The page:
The song was a hit and James was caught in his first wave of success: limos, music videos, big events. Everything you expect when you ‘make it big’.
THE START OF SOMETHING BIG
The Christmas season passed but the momentum for James’ newfound spotlight continued. Publishers convinced him to move to LA where he found a gig as a house piano player at Carroll O’Conner’s star-studded Beverly Hills bar at night while he wrote songs during the day. On a whim, he took a piano gig in Manhattan Beach, where a guy sent his tape to Europe and a few weeks later James finds himself looking at an opportunity to play in Europe.
In Europe he joined a band called Vaya Con Dios and suddenly his nights in small venues were replaced with huge arena shows, tours around Europe, and his songs becoming hits on the radio. He’d become a big deal in the European music scene and he loved it.
ANOTHER UNEXPECTED TURN OF EVENTS
James was living in Switzerland when 9/11 happened and he realized he wanted to be closer to his family so he shifted focus on how to write for Nashville. In the process of moving, he started working on a country song as a gift to his brother who had just become a father. He called it In My Daughter’s Eyes.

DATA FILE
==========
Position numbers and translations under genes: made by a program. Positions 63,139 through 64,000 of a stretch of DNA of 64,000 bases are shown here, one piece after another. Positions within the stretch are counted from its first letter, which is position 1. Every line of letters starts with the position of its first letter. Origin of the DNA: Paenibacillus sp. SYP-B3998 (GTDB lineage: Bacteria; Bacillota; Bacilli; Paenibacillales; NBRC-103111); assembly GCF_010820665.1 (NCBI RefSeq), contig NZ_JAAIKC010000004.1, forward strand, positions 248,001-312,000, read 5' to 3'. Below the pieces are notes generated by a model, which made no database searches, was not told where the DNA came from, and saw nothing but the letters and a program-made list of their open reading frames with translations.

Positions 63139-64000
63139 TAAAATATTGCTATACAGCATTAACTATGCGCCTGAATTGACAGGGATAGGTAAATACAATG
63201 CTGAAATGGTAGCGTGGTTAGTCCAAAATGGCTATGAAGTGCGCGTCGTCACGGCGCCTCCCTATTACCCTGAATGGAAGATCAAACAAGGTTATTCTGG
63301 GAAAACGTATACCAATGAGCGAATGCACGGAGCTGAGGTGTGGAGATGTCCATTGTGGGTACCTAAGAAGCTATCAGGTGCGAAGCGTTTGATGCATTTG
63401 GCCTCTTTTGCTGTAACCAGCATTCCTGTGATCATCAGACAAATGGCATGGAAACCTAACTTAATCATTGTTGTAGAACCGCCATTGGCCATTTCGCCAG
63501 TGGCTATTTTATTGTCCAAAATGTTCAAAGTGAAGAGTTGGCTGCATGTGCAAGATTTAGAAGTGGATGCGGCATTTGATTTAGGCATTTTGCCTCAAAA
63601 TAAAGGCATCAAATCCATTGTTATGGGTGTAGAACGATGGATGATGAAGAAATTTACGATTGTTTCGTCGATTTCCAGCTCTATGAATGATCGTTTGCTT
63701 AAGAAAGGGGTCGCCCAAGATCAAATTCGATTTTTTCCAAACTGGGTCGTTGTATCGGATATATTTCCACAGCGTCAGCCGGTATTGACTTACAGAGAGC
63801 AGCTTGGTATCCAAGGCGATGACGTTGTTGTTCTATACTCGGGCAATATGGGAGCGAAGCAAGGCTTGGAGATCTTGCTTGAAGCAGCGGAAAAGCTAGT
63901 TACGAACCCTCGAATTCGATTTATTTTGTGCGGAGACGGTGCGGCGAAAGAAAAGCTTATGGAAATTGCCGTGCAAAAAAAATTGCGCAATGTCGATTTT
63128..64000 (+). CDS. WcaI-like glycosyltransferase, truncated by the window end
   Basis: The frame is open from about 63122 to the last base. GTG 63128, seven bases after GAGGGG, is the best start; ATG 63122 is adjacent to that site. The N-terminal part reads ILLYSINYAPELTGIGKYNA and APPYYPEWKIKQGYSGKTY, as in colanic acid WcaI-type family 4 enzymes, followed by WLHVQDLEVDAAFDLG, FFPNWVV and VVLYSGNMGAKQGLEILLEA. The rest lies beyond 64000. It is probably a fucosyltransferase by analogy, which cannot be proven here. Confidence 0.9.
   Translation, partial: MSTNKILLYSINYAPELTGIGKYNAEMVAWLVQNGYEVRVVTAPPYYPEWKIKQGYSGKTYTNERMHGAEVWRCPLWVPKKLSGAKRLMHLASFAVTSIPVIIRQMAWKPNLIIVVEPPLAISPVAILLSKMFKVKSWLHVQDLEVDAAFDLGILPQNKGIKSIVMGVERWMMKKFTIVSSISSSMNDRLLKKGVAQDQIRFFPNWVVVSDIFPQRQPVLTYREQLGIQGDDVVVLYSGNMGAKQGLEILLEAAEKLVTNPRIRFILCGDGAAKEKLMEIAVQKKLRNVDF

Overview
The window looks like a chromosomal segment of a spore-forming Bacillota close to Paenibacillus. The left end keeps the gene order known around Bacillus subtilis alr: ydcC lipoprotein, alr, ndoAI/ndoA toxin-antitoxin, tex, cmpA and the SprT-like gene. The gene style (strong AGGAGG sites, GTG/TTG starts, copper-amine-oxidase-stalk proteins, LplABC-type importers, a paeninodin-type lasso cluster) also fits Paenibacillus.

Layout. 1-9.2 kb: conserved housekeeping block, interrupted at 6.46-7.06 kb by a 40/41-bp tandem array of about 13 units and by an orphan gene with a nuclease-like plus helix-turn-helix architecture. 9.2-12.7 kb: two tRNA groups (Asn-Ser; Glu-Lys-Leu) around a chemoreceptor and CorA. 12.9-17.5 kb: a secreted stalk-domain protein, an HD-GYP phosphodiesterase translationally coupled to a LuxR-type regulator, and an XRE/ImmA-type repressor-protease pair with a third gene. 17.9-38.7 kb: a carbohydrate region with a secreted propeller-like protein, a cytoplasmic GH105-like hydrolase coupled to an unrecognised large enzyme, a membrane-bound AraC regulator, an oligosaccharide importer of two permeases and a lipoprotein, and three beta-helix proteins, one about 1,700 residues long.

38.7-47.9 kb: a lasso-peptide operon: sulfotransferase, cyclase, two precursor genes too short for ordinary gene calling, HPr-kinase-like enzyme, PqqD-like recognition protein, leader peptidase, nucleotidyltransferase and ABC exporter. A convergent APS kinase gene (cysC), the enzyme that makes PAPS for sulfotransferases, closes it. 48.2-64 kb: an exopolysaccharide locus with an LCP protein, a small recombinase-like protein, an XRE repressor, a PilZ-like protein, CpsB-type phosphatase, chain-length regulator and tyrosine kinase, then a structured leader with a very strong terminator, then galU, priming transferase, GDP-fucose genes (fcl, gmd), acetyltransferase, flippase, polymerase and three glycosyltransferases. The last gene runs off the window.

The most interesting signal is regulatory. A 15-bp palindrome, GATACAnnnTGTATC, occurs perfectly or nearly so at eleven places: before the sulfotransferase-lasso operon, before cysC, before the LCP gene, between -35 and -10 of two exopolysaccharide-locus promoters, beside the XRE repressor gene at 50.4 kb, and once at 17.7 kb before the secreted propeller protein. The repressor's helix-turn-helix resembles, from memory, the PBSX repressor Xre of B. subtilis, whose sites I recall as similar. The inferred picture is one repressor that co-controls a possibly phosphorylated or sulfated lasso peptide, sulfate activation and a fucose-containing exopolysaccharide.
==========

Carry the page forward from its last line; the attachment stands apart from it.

He didn’t realize the song would change his life. Within a month of being in Nashville, country singer Martina McBride picked up the song and a year later James was nominated for a Grammy.
"It’s weird, life never turns out quite like you’d think. If you’d told me I’d write a song about having a daughter (when I don’t have a daughter) and that would become a big song and get me to the Grammy’s, I wouldn’t have believed you."
Although Gretchen Wilson’s power ballad Redneck Woman ended up winning the Grammy, the song solidified James as a bonafide country music songwriter, which led him to pen songs for country superstars like Tim McGraw, Kenny Chesney, Rascal Flatts and more.
His mom was right, he would thank her someday. The piano lessons uncovered a passion for music that turned into a wildly exciting a fulfilling career.
During our conversation, I told James that, like him, I pushed my creative passions to the side and convinced myself I needed to go into business: I was convinced I couldn’t make a career out of writing.
Like James, I also reached a point where I realized: I won’t be happy without writing. The story and insight James shared was comforting. When I asked him what advice he gives young aspiring songwriters he said:
"You don’t get into this business to make money. You get into it because writing music occupies your every molecule."
For me, the advice expanded beyond songwriting. If you’re lucky enough to uncover a passion that excites you deep in your soul, don’t fight it. It’s not easy, but as James said:
"You have to be brave enough to just put this stuff down and put it out there. Then beautiful accidents happen."
Here’s to hard work and beautiful accidents.
Thanks to @jeannineyeah (officially my unofficial editor)!Comments